More than a decade ago, when cosmetics company 100% Pure was starting to sell internationally, it ran a separate website for each country, which “was a lot of overhead,” according to founder and CEO Ric Kostick.
“It was a big deal when we finally combined the websites and figured out, we can have our U.K. customers, our European customers, our Canadian customers” all using the same storefront, Kostick said during a PYMNTS TV discussion.
Kostick noted that nowadays, many merchants have tech partners that automate cross-border selling on the back end, making it easier to sell beyond the domestic market.
“It isn’t without its challenges, but the customers want to come to your site wherever they are around the world, they want to order and have the same experience or a similar experience as your domestic customer,” Kostick said.
In a recent interview, Kostick, along with Digital River CEO Adam Coyle and Waterdrop founder and CEO Martin Murray, said that providing a unified customer experience in a borderless world is increasingly important.
Companies that don’t allow customers one-click access to their wares wherever they are risk losing out — and that means taking a hard look at everything from payment platforms and supply chains to brand perception and customer service.
Coyle said that consumers “are increasingly comfortable with the idea of buying things cross-border,” and as a result, their expectations are constantly “ratcheting” up.
“Consumers want to have the same experience in a cross-border transaction that they experience in a domestic transaction, and they bring the same set of expectations that they have for a local transaction into the cross-border sphere,” Coyle said.
That means providing not only a delivery experience that consumers are familiar and comfortable with, such as a guarantee of delivery within a certain number of days, but also a payment experience that is “local and native to their region, their geography, their country.”
“A lot of the friction comes in from things like being able to have payment types that the local consumers understand,” Coyle said. “Not everybody has Visa and Mastercard.”
Murray said that matching payments to local preference is much easier than it was a few years go, thanks to the global spread of platforms like Shopify and payment providers, including PayPal and Apple Pay.
However, that doesn’t mean that brands want to become undomiciled — for 100% Pure, Kostick said it’s actually a selling point that the company is based in the U.S., because “customer perception of different countries is different in terms of where products are coming from in beauty.” For example, the U.S. and Europe are perceived as high-end, whereas China doesn’t have as a high of a reputation in that industry.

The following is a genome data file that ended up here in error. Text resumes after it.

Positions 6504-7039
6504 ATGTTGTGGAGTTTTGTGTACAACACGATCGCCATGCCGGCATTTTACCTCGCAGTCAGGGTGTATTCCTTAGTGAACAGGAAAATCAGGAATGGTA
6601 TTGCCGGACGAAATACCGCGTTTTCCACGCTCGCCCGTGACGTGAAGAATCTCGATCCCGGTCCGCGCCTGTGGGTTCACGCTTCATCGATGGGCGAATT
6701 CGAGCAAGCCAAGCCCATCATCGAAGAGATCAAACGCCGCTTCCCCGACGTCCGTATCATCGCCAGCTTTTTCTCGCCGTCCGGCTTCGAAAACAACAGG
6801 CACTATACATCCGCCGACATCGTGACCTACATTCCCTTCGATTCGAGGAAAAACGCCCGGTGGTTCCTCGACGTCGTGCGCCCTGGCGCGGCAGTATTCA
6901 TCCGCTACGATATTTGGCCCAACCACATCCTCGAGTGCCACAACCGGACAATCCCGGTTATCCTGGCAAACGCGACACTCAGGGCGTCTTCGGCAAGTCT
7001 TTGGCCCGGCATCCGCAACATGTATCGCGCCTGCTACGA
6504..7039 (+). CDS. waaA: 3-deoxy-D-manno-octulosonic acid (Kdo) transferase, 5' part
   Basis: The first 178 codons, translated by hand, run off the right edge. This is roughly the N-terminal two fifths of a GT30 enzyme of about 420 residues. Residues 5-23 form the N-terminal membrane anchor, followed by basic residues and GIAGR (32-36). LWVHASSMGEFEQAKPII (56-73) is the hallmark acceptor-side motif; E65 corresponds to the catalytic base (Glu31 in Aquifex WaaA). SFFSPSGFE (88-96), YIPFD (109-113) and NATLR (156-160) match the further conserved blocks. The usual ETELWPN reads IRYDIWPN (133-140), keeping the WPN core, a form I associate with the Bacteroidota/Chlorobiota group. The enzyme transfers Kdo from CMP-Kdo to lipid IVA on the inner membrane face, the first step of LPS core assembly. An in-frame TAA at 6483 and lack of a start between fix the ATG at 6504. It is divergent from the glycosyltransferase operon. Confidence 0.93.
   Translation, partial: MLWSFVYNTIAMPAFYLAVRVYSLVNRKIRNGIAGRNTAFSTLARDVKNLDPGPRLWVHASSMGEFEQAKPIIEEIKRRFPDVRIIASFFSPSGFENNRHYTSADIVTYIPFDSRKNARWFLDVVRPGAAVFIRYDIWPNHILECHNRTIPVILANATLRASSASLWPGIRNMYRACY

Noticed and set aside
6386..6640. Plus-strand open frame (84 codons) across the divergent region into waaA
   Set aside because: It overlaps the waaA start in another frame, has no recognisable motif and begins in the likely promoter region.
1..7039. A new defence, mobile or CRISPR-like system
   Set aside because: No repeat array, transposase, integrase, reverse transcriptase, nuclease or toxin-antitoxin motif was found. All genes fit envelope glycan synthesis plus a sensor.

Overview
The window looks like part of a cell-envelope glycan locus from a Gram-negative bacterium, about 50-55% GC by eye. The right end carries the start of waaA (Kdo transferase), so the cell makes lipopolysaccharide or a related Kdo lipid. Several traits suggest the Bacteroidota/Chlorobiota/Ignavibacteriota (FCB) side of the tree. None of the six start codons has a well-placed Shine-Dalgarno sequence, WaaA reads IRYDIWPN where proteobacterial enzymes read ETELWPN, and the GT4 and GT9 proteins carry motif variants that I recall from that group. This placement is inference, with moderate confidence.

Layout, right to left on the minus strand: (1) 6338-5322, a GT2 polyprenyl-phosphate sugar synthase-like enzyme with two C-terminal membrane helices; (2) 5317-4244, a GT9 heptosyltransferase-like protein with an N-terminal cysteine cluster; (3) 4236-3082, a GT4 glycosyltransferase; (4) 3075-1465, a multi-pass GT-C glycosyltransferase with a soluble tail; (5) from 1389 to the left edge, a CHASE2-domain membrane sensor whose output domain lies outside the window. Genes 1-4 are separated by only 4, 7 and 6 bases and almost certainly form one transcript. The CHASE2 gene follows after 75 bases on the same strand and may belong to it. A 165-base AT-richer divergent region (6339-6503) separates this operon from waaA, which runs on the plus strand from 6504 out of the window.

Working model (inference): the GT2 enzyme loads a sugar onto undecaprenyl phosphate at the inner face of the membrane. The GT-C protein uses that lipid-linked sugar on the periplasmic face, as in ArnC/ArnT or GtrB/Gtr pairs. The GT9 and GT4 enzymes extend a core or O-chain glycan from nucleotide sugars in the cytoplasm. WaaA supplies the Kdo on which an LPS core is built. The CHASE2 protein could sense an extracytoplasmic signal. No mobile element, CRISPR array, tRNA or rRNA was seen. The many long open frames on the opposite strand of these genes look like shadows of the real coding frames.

Murray said he would “actually love a Spaniard to think that we’re from Spain and Americans thinking we’re from the States” — but there’s also merit in saying that Waterdrop is based in Austria and produces products in Germany.
“A lot of people think localization is making my brand look like it’s from the U.S. or the U.K., and it’s really not about that,” Coyle said. “It’s basically being able to tell your German brand story to a U.S. customer in a way they can understand, and so that they appreciate the value of your brand.”
From Europe to the U.S.
Though the cost per thousand impressions (CPM) is “far more expensive” in the U.S. than it is in Europe, Murray said it’s “significantly easier” to sell on the western side of the Atlantic Ocean, “because you just have one big, beautiful market.”
“If you make it in Europe, it’s quite easy to scale in the States because Europe is really painful,” Murray said. “You have like 30 small countries with different languages, with different VAT [value-added tax] schemes, which you have to adhere to in a very annoying way.”
Coyle noted that some European companies that move to sell in the homogenous U.S. market are challenged by the fact that taxes in the United States are very local, which is “sometimes a very alien concept to a European seller.”
“So, there are tradeoffs when you move cross-border in many different ways,” Coyle said. “The things that you take for granted in your home domestic market may not be true in other places in the world.”
Coyle, Kostick and Murray each said they expect cross-border eCommerce purchases to only grow in the coming years as consumers continue to grow more comfortable with shopping beyond their home country. The global cross-border payments market is expected to reach $156 trillion in 2022.
“People are just going to continue to buy more and more online,” Murray predicted. “I think the world is going to get smaller and smaller through scalable technology that [is] going to make it more seamless and easier to buy from anywhere.”
Waterdrop is also investing in creating local customer service representative hubs across the time zones where its customers live to better meet consumer needs.
“People are sick of speaking to bots and getting automated emails,” Murray said. “If they really have a problem or a question, they want human interaction.”
Coyle said the pandemic has also shown the importance of having production as close to the end consumer as possible, and “what will come out of it is a more resilient supply chain that’s more capable than what we had before.”
Kostick said his company has already shifted the source of its packaging to the Americas from China, and he expects many more U.S. companies to do the same. “It’s about the local,” Kostick explained. “It’s closer to you, closer to home — not just where you’re producing the end product, but where everything is coming from.”
This shifted supply chain, Coyle said, will ultimately be able to better support ongoing cross-border eCommerce.
“We’re going to come out of this more resilient and better able to support the kind of global transactions we’ve seen grow in the recent past,” Coyle said.